This article appears in the Winter 2018 digital issue of DOCUMENT Strategy. Subscribe

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One of the biggest challenges in developing a personalized customer communications strategy may not be the lack of customer data but whether the data you have is supporting those efforts—or hurting them.

Start at the Source

Most likely, your organization has customer data locked away in its marketing, sales, customer service, and financial or accounting departments-the lingering problem of isolated data silos. Each department may use the data differently and develop its own methods for data collection and storage. As a result, data around a single customer may conflict with information stored in other silos, be outdated, or simply be incorrect.

The result can be frustrating for a customer who calls in with a question and is asked several times for his/her name, address, and possibly an account number before reaching the correct representative who can provide relevant information. This is a bright red flag indicating that your customer-facing teams don't have access to relevant database systems and/or don't have a multi-dimensional view of your customers.

At this point, it's wise to ask, "How much work are you placing on the customer versus the amount of work you're doing to maintain their data? When that balance of responsibility shifts toward the customer, you'll likely see a break in the relationship.

Ensuring Data Quality

Data quality issues can ultimately damage the customer relationship your company is working so hard to nurture. To help reach your customer experience goals, here are four questions every department should be asking.
  • Are we using outdated information? If your organization is using incorrect addresses or names of customers, you risk the chance that these communications simply won't arrive—meaning the relationship is severed. Even if that message is still received, using outdated information may harm a relationship.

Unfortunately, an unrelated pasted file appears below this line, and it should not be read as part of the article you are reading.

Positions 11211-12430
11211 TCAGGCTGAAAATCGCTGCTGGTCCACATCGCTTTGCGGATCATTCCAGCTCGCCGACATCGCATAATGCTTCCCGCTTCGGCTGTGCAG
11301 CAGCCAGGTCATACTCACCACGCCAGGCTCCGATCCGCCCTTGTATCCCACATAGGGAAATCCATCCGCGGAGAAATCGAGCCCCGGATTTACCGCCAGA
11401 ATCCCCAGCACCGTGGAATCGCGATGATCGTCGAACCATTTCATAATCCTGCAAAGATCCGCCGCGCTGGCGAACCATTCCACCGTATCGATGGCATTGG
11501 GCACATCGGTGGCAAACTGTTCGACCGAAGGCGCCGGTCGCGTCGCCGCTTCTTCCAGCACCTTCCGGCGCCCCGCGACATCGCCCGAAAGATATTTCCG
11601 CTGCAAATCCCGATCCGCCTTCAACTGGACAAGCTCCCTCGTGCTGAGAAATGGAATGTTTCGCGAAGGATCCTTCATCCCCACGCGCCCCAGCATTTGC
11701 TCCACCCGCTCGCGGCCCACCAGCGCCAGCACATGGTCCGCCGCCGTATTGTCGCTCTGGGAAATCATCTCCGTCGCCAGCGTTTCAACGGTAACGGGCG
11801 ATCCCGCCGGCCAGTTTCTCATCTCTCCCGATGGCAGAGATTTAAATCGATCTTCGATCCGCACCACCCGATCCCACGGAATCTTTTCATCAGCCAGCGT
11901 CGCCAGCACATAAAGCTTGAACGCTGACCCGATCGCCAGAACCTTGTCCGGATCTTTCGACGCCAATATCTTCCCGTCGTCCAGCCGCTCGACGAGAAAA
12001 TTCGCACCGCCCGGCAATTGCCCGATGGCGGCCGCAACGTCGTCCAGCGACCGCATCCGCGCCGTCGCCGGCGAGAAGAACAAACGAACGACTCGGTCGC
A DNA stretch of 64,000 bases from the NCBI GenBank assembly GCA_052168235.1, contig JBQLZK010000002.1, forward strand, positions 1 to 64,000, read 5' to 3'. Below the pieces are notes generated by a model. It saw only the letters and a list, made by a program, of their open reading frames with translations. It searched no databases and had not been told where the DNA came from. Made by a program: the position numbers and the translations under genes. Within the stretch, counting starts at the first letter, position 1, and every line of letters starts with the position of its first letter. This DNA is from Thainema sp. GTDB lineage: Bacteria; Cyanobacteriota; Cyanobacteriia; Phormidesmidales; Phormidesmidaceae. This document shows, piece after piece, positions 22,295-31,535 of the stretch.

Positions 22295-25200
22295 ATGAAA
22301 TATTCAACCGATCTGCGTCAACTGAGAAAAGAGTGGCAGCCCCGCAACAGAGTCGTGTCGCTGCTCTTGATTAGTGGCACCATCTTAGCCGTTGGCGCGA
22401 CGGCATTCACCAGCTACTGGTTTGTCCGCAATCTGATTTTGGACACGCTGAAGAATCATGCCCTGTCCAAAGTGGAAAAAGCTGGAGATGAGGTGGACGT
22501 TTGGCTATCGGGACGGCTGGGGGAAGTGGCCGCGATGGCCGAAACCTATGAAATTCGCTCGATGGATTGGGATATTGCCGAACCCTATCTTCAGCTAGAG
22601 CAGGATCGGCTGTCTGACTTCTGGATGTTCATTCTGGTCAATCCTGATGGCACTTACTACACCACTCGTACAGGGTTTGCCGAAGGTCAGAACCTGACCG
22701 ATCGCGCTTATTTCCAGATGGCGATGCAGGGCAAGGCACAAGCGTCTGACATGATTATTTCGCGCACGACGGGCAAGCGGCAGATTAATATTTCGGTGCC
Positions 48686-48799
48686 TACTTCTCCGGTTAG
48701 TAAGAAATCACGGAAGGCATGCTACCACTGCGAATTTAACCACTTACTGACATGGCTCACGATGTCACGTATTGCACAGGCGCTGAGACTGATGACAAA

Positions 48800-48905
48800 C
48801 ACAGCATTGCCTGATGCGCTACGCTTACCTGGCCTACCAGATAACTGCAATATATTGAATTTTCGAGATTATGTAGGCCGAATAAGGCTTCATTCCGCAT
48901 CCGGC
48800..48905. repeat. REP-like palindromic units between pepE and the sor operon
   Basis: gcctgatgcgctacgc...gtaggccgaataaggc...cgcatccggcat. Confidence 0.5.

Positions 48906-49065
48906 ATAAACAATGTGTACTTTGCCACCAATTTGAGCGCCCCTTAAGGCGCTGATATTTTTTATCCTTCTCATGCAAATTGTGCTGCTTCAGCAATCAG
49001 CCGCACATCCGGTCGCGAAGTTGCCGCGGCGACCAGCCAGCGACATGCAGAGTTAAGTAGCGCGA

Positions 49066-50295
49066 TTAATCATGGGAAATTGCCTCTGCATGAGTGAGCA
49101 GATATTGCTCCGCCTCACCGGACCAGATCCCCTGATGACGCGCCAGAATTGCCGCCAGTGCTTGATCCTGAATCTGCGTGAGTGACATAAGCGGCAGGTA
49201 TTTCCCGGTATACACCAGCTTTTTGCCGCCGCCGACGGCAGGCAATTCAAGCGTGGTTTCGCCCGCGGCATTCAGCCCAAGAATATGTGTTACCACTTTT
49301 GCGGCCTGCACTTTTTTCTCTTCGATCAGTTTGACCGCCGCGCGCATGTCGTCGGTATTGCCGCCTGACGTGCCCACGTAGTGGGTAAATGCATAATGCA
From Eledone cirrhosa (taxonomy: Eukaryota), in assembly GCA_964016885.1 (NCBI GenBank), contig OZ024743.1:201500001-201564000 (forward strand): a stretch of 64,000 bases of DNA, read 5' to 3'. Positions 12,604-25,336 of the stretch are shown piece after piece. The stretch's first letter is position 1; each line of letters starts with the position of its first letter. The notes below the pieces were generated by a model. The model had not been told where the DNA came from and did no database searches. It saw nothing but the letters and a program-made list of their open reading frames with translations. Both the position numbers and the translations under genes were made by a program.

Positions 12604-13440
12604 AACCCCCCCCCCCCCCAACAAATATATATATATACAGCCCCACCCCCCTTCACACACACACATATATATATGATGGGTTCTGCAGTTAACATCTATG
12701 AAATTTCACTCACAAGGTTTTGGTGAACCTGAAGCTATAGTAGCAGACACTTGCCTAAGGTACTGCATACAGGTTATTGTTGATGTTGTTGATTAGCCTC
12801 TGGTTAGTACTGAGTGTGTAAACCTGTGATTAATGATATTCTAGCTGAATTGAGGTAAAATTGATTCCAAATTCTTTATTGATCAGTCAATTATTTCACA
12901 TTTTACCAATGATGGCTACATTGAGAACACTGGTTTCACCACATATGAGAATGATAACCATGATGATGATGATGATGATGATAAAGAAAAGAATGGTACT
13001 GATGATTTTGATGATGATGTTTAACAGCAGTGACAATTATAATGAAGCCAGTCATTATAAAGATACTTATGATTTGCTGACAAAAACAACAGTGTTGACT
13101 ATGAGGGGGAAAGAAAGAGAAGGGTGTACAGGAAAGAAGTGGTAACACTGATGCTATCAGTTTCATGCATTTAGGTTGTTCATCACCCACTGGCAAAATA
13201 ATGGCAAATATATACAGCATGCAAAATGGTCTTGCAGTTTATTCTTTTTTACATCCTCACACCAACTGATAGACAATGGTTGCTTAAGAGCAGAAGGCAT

• Are we making incorrect assumptions? On the other hand, if customer data is accurate, we must have enough of it to make the right decisions. If we don't, then targeted communications, which rely on these factors, face a real risk of being embarrassingly inaccurate.
  • Is It Unusable Data? Incorrect data that can't be used (e.g., an incomplete home address) might seem like it's only an inconvenience for the business. However, this lack of usable data is likely to prevent businesses from reaching the right customer, at the right time, with the right message.
  • Are we making too much contact? With increasing penalties from regulators for "spamming" individuals, businesses need to be sure they are only contacting customers when necessary. Ensuring that each customer is unique-instead of multiple versions of the same individual-is vital to accomplishing this.

Putting the Pieces in Order

Finding the gaps in your customer communications allows you to discover valuable metrics. Do you see a logjam at some point? Are other assets underused? What are the barriers? By answering these questions, you've found the starting point for devising a more effective, company-wide communications strategy.

The greatest benefit to consolidating all the data you have on customers is the insight it gives into their experiences, their preferences, and how you can subsequently best serve them. We all know that customer retention costs significantly less than finding new customers. Building a single customer view with data that is meaningful and accurate can help ensure that retention.

Elizabeth Dailing is Senior Director of Portfolio Marketing for Quadient, formerly GMC Software. Her background includes strategic marketing, enterprise software sales, and marketing management in multiple data domains, including security, movement, integration, and data quality. For more information, visit www.quadient.com.





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